terms then becomes
lambda :: PU Lambda
lambda = wrap (sumlam,lamsum)
(pEither string (pEither (pair string lambda) (pair lambda lambda)))
lamsum (Var x) = Left x
lamsum (Lam x) = Right (Left x)
lamsum (App x) = Right (Right x)
sumlam (Left x) = Var x
sumlam (Right (Left x)) = Lam x
sumlam (Right (Right x)) = App x

3 Implementing picklers
Figure 2 presents the core of a pickler implementation, defining types and a very
small number of functions from which all other picklers can be derived. The pickler
type PU a is declared to be a pair consisting of a pickling action (labelled appP)
and unpickling action (labelled appU). The pickling action is a function which trans-
forms state and consumes a value of type a; conversely, an unpickling action is a
function which transforms state and produces a value of type a. In both cases the
Functional pearl 5

accumulated state St is a list of bytes, generated so far (during pickling) or yet to

be processed (during unpickling).
The pickle function simply applies a pickler to a value, with the empty list as
the initial state. The unpickle function does the converse, feeding a list of bytes
to the unpickler, and returning the resulting data. Any dangling bytes are ignored;
a more robust implementation could signal error.
Now to the picklers themselves. The basic pickler belowBase pickles an integer
i in the range 0 6 i < base. We have chosen bytes as our unit of pickling, so we
define base to be 256. It is easy to change the implementation to use bit-streams
instead of byte-streams and thereby achieve better compression.
The lift combinator produces a no-op pickler for a particular value. It has
a trivial definition, leaving the state unchanged, producing the fixed value when
unpickling, and ignoring its input when pickling. (A more robust implementation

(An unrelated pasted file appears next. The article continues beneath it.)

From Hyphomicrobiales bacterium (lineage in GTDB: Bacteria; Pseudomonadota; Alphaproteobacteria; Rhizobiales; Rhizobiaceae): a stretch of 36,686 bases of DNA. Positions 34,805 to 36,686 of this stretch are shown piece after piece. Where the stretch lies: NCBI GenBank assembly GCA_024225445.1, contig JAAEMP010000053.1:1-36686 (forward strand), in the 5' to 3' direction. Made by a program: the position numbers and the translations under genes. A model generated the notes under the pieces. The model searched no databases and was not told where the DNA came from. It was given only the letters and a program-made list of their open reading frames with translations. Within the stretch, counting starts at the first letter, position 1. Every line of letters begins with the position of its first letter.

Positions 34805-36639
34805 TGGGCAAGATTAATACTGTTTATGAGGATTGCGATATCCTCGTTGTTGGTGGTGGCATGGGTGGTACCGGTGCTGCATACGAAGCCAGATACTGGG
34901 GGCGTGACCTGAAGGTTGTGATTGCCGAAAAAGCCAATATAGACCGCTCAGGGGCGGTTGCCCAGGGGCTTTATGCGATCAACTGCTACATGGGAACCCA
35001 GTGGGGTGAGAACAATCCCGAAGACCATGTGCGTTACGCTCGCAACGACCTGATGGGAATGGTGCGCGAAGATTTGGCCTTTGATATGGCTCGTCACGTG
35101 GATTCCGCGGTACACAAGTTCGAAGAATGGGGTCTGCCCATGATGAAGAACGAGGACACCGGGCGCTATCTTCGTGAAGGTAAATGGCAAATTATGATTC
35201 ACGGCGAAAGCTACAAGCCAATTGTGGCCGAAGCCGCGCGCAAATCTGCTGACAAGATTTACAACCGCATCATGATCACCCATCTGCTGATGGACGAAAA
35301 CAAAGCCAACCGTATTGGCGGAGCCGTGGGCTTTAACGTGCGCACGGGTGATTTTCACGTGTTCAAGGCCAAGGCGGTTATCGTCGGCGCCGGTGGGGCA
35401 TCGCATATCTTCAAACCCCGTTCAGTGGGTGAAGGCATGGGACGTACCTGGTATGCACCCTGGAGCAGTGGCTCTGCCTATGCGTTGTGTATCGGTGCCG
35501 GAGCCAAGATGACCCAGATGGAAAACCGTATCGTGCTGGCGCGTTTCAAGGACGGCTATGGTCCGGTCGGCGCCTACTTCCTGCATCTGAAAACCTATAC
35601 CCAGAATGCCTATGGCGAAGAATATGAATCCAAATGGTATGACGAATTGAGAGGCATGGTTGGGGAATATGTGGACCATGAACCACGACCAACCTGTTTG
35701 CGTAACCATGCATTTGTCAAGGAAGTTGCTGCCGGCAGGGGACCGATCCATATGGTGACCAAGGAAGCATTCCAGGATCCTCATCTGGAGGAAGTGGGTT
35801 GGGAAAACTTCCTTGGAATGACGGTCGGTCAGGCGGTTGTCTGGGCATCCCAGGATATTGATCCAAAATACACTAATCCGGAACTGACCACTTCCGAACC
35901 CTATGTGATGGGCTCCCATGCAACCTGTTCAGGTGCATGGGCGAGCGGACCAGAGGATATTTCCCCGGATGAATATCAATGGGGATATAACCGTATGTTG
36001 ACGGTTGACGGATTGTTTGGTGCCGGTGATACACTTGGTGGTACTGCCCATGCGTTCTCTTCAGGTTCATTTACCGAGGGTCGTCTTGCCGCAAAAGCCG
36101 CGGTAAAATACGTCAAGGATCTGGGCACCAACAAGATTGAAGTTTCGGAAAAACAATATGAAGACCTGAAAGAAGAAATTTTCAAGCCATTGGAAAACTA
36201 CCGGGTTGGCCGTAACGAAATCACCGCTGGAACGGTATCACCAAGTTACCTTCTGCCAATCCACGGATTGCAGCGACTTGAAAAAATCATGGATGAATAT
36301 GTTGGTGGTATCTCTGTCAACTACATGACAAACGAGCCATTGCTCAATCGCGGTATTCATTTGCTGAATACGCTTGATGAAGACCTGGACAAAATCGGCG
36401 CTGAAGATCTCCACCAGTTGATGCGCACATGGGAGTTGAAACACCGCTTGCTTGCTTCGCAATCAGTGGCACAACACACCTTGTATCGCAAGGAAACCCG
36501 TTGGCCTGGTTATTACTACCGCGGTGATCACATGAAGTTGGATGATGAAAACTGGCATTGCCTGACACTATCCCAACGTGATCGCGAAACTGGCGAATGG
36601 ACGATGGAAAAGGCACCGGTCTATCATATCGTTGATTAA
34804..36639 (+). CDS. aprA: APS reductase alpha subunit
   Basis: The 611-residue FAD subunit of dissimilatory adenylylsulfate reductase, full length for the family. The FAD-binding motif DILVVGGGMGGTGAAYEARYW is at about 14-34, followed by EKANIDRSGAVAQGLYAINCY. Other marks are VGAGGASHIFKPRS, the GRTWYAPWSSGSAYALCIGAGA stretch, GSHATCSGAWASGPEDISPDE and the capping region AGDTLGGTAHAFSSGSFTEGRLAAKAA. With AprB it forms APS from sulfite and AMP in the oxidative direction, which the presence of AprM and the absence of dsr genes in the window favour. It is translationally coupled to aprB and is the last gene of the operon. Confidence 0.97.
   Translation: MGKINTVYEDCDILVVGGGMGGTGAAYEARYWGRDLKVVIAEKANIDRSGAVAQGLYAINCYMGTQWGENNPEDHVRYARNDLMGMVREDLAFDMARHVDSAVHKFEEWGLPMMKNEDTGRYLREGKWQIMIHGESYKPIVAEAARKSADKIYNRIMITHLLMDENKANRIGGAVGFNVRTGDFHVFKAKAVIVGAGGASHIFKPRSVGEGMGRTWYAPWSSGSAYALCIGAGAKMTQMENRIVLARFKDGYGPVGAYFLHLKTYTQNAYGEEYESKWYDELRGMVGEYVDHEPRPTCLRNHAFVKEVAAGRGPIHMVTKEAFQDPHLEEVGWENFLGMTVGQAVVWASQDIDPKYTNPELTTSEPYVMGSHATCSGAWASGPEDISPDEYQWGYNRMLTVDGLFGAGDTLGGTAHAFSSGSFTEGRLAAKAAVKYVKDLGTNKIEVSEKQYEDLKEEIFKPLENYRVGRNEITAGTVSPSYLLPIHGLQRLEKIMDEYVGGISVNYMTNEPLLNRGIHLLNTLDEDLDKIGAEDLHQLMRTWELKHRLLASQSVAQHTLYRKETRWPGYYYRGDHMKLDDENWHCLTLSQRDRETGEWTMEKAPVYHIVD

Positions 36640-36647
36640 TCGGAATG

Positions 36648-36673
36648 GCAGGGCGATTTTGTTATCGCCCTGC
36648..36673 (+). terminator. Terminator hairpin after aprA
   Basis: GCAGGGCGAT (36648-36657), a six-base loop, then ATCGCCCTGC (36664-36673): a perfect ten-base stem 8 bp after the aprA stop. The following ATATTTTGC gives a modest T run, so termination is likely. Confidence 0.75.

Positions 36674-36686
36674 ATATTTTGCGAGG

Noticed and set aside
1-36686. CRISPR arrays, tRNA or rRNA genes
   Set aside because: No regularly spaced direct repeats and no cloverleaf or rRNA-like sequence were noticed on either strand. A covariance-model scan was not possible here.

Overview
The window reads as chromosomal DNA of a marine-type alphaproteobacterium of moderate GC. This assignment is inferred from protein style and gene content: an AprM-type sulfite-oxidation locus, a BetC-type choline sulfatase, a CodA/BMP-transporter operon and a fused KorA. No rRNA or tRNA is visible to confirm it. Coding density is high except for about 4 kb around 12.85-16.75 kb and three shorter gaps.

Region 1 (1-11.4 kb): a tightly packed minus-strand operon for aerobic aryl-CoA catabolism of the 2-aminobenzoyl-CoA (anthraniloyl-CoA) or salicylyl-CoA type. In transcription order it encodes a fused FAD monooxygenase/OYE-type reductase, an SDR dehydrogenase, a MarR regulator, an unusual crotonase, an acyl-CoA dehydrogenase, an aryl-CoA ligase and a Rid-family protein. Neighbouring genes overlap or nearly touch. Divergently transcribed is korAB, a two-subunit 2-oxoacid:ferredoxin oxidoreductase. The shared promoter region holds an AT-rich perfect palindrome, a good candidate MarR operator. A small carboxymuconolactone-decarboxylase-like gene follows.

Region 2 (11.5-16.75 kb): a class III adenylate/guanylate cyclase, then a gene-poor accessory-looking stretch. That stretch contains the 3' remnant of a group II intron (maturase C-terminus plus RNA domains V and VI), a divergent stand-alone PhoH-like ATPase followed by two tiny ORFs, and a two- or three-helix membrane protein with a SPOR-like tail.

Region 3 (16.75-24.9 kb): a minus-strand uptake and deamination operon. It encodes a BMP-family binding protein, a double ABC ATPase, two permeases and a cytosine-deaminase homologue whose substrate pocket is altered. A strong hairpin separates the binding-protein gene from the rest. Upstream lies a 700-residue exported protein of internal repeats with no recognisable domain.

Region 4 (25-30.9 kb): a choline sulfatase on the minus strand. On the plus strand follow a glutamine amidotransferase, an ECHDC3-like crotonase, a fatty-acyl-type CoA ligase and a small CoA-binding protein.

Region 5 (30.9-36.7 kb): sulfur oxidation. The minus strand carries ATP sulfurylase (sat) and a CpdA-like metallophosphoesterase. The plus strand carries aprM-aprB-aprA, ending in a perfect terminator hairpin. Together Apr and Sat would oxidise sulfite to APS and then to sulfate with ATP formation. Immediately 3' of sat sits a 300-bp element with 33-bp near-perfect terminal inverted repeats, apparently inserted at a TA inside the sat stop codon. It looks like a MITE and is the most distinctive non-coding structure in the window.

would compare the input against the expected value and assert on failure).
Finally we define the sequ combinator, used for sequential composition of pick-
lers. It is more general than pair in that it supports sequential dependencies in
the pickled format: the encoding of a value of type a pickled using pa precedes the
encoding of a value of type b whose encoding depends on the first value, as given
by the parameterized pickler k. When pickling, the value of type a is obtained by
applying the projection function f. Notice how pb is applied before pa: this ensures
that bytes end up in the list in the correct order for unpickling. If instead pa was
applied first when pickling then the pickle function would need to reverse the list
after applying appP.
Readers familiar with monadic programming in Haskell will have noticed that
lift and sequ bear a striking resemblance to the return and >>= combinators in
the Monad class (also known as unit and bind ). This is no coincidence: considering
just their unpickling behaviour, PU, lift and sequ do make a monad.
Figure 3 completes the implementation, building all remaining combinators from
Figure 1 using the primitives just described.
The combinators pair, triple and quad use sequ and lift to encode the com-
ponents of a tuple in sequence. The wrap combinator pre- and post-composes a
pickler for a with functions of type a->b and b->a in order to obtain a pickler for
b. It is defined very concisely using sequ and lift.
The zeroTo n pickler encodes a value between 0 and n in as few bytes as possible,
as determined by n. For example, zeroTo 65535 encodes using two bytes, most-
significant first. Picklers for bool and char are built from zeroTo using wrap.
In contrast with the zeroTo combinator, the nat pickler assumes that small
integers are the common case, encoding n < 128 = base/2 as a single byte n, and
encoding n > 128 as the byte 128 + n mod 128 followed by bn/128c − 1 encoded
through a recursive use of nat. Signed integers can be encoded in a similar fashion.
Lists of known length are pickled by fixedList as a simple sequence of values.
The general list pickler first pickles the length using nat and then pickles the
values themselves using fixedList. As the Haskell String type is just a synonym